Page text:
Last Sunday was a long, long day. The night before our leader told us that we would be going to a village church and that we needed to be prepared to do worship and have someone give their testimony and preach. Guess who was called to preach? Me! When I thought of what I would preach on the thing that came to mind was the mission call. I didn't really know what I would say besides a few Bible verses and some notes I had but I trusted that God would give me the words to speak. So Sunday morning we left the house at 6:30 a.m. and for an hour took two different bus rides to get out of the city. The last bus dropped us off on the side of the road where we hired biciclyists (not motorcycles!) to take us several miles down a dirt road that winded throughout the hills. They dropped us off at the bottom of a hill (more like a mountain to me!) where we were to begin our ascent. Yep, we had a lot of hiking yet to do! One of my team members estimated that we hiked up 15,000 feet, either way it took us almost two hours of hiking to make it to the church. I'm not a physically fit person in general, but on top of that I was also sick with a bad cough/cold. It was definitely a struggle for me hiking up that dirt path in the hot sun. Much of that time was spent in prayer, half praying that I would just make it up the mountain and the other half that I would be able to effectively preach and that God would give me the words to say once I got there! Somehow, God gave me the strength to make it up the hill. When we got to the church I was still wondering if He would also give me the words. I was so nervous getting up to preach but I knew that God had brought me up to that church for a reason. And as always God came through. My sermon went really well and God did give me the words to say when I myself really had nothing to give.Afterwards the pastor said that my message was just what they needed to hear and that God had been telling them some of the same things. I can't tell you how happy I was to hear him say that. God is so good! On the way back down I was able to focus more on the scenery and oh, is God not the most amazing artist in the universe? Rwanda is so absolutely beautiful, pictures don't do it justice at all!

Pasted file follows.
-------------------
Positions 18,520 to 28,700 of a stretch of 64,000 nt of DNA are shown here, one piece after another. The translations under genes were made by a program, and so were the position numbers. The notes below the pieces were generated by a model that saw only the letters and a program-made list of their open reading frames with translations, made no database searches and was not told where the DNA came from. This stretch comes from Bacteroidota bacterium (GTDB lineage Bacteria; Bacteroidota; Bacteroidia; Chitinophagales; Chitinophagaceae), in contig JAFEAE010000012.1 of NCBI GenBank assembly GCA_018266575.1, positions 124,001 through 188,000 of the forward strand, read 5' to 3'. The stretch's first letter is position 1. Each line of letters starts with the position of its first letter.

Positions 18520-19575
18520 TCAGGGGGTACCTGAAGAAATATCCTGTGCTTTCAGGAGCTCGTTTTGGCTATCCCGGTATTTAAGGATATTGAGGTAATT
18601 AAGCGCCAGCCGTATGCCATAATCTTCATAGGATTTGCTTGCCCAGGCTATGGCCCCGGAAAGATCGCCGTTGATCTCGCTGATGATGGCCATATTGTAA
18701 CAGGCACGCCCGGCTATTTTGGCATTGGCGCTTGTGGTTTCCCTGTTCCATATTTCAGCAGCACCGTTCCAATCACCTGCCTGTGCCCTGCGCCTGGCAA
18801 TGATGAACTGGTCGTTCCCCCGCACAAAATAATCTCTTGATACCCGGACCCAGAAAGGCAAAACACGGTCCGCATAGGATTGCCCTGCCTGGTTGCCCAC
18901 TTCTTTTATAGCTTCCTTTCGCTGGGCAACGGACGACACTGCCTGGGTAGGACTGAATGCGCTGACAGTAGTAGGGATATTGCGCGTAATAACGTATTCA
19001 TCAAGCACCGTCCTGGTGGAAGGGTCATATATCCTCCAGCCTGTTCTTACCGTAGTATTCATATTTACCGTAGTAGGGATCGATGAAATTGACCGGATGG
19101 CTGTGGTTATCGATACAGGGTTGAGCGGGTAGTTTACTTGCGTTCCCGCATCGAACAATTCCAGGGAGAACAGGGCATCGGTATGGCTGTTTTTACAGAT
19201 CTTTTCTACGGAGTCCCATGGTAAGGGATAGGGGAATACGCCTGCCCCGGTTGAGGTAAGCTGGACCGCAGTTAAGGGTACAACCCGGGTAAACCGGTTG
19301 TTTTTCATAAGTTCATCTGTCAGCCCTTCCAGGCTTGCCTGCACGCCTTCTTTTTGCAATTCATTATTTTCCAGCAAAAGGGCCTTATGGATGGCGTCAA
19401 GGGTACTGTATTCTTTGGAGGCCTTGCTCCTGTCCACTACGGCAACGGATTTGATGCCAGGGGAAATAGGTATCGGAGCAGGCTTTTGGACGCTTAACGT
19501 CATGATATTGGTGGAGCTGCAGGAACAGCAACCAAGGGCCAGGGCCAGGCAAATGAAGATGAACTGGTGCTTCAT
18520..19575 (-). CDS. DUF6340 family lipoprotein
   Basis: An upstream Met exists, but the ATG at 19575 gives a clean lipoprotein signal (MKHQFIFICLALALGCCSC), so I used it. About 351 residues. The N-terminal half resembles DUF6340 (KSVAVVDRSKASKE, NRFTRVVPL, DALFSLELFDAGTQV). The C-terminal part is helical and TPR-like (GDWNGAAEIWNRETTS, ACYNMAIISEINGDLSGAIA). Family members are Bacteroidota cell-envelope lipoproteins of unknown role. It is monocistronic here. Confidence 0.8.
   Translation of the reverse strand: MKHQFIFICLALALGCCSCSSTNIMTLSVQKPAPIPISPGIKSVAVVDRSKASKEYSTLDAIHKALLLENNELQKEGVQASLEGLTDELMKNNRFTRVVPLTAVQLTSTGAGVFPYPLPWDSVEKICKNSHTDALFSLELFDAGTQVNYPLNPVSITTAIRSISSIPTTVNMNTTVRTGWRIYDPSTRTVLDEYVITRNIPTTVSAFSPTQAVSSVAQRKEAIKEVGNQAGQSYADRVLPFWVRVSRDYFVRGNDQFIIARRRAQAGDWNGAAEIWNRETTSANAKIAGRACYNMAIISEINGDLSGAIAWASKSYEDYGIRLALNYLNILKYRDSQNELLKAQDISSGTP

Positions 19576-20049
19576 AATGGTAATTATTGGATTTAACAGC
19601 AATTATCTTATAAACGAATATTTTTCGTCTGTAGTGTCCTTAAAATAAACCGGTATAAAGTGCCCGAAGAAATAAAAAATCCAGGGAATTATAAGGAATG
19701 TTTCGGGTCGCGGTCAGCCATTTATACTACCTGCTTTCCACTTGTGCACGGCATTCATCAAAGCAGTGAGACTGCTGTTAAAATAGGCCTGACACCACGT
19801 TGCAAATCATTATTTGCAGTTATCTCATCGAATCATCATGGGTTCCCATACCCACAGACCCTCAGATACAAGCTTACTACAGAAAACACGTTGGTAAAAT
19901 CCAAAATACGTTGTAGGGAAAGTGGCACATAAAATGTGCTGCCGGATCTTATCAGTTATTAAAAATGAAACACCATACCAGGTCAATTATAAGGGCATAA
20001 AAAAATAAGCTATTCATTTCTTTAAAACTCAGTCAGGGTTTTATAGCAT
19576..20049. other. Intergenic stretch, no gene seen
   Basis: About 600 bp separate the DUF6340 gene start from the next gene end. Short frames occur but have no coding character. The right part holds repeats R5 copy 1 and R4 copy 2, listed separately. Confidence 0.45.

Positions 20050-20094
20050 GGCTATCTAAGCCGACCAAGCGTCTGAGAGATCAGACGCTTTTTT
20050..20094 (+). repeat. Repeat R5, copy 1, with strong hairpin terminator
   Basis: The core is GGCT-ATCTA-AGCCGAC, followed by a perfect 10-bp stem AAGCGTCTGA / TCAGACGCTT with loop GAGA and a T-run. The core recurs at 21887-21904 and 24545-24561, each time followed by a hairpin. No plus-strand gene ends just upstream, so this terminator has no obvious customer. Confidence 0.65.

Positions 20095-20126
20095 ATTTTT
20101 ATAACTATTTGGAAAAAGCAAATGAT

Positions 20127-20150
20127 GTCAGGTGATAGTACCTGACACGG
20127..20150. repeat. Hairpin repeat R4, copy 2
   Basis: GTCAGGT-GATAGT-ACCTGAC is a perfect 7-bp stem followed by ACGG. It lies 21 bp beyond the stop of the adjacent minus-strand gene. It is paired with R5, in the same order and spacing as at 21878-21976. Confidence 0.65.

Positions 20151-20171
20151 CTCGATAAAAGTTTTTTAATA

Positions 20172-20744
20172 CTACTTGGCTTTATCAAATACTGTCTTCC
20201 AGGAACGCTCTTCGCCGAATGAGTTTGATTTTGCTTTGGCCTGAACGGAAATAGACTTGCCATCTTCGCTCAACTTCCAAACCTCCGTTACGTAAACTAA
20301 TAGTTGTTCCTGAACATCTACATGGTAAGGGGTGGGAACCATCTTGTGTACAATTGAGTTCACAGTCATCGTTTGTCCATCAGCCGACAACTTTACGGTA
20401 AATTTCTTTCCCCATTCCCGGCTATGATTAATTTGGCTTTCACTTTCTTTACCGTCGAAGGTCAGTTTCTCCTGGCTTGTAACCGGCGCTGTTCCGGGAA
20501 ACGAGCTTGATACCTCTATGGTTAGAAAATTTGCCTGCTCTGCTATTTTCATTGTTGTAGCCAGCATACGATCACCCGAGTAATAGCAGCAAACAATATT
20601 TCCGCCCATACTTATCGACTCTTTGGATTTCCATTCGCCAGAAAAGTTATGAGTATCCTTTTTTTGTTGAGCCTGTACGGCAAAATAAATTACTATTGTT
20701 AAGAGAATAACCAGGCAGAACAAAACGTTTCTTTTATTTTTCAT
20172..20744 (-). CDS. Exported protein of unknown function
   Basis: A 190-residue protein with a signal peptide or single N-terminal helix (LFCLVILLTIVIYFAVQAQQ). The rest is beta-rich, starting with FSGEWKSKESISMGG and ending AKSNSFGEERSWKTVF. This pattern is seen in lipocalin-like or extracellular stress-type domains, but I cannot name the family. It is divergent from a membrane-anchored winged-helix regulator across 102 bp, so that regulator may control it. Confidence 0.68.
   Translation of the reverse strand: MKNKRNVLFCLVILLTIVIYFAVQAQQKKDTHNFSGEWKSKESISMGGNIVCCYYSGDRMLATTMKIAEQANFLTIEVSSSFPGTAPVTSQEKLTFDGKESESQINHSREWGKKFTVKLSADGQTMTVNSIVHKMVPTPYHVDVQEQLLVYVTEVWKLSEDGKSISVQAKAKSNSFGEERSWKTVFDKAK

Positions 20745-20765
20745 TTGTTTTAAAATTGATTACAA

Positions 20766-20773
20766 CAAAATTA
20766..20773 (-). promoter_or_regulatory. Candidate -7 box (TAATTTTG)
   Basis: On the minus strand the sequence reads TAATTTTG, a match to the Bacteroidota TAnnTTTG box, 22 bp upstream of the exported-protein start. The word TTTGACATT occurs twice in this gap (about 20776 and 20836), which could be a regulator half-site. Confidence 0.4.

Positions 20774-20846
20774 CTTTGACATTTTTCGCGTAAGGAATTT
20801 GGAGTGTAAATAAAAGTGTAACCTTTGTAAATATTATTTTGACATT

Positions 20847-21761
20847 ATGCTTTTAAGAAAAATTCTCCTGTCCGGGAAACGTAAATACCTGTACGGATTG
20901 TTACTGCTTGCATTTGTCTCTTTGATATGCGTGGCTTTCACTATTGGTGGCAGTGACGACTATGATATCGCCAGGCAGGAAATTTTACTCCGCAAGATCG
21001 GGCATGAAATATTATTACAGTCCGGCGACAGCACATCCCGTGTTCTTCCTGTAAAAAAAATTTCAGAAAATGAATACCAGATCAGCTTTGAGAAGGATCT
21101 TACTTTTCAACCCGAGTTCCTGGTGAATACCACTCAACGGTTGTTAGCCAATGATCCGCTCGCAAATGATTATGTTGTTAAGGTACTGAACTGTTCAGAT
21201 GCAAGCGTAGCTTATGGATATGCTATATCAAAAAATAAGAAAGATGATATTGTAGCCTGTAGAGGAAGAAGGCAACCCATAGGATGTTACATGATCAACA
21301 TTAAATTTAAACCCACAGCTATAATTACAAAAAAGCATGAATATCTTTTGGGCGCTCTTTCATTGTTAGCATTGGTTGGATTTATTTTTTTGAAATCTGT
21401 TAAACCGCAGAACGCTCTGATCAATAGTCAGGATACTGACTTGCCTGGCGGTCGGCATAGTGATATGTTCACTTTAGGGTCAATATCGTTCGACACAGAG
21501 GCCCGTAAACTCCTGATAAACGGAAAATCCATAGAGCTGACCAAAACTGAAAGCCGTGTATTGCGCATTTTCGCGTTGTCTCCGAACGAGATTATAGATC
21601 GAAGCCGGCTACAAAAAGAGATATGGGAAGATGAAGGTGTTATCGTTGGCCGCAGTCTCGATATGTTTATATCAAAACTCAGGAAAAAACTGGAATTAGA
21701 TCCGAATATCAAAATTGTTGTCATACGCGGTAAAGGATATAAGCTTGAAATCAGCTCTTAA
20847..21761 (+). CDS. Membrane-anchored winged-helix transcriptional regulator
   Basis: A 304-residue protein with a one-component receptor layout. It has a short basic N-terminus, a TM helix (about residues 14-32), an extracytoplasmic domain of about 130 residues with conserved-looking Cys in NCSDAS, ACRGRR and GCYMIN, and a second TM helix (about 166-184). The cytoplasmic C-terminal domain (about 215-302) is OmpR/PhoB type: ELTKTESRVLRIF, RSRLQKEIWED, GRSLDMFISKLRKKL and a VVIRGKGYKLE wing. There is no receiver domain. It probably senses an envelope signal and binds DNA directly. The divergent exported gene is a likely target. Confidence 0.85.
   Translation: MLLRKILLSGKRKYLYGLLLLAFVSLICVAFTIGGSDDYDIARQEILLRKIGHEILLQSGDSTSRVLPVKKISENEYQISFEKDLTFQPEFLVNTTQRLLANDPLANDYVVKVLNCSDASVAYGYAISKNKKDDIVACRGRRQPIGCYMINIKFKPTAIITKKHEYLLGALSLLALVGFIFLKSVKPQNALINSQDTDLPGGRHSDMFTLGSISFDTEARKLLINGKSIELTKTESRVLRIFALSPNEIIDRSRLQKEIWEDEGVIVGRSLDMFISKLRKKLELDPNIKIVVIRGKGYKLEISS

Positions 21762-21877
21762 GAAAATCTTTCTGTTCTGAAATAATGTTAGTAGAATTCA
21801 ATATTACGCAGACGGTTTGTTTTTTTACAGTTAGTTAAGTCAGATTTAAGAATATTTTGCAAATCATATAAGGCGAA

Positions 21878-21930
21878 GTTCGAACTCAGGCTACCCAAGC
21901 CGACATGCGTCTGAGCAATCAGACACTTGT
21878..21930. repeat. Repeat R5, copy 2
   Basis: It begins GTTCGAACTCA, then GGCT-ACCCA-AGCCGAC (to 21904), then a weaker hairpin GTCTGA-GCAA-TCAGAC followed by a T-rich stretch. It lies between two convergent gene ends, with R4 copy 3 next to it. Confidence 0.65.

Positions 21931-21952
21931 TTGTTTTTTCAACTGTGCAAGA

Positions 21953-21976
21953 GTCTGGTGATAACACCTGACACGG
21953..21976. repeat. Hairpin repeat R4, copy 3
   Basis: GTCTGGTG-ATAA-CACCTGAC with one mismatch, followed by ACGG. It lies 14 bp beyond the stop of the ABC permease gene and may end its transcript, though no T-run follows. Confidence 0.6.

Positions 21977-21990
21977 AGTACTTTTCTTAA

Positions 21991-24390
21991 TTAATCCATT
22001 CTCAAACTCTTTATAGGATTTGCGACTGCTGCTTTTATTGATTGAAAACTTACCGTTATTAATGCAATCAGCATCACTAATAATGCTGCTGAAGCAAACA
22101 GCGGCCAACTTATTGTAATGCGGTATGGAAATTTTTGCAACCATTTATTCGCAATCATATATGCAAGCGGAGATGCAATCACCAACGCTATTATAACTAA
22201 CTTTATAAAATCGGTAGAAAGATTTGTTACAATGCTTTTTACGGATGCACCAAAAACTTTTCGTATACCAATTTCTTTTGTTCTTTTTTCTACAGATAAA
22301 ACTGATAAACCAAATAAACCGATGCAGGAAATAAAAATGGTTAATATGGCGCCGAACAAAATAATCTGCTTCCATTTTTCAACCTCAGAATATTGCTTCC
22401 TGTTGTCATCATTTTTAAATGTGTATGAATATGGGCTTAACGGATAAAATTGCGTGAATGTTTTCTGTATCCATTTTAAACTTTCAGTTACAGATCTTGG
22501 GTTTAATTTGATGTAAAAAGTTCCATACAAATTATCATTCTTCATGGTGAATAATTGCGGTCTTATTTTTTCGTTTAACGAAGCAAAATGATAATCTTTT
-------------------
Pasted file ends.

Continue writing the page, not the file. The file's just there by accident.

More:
Thank you everyone for your continued prayers and support. We have a little less than five weeks left here in Rwanda. On February 14th our team will be heading to Burundi to do some hospital ministry. Please take a look at the website to check out what we will be doing there.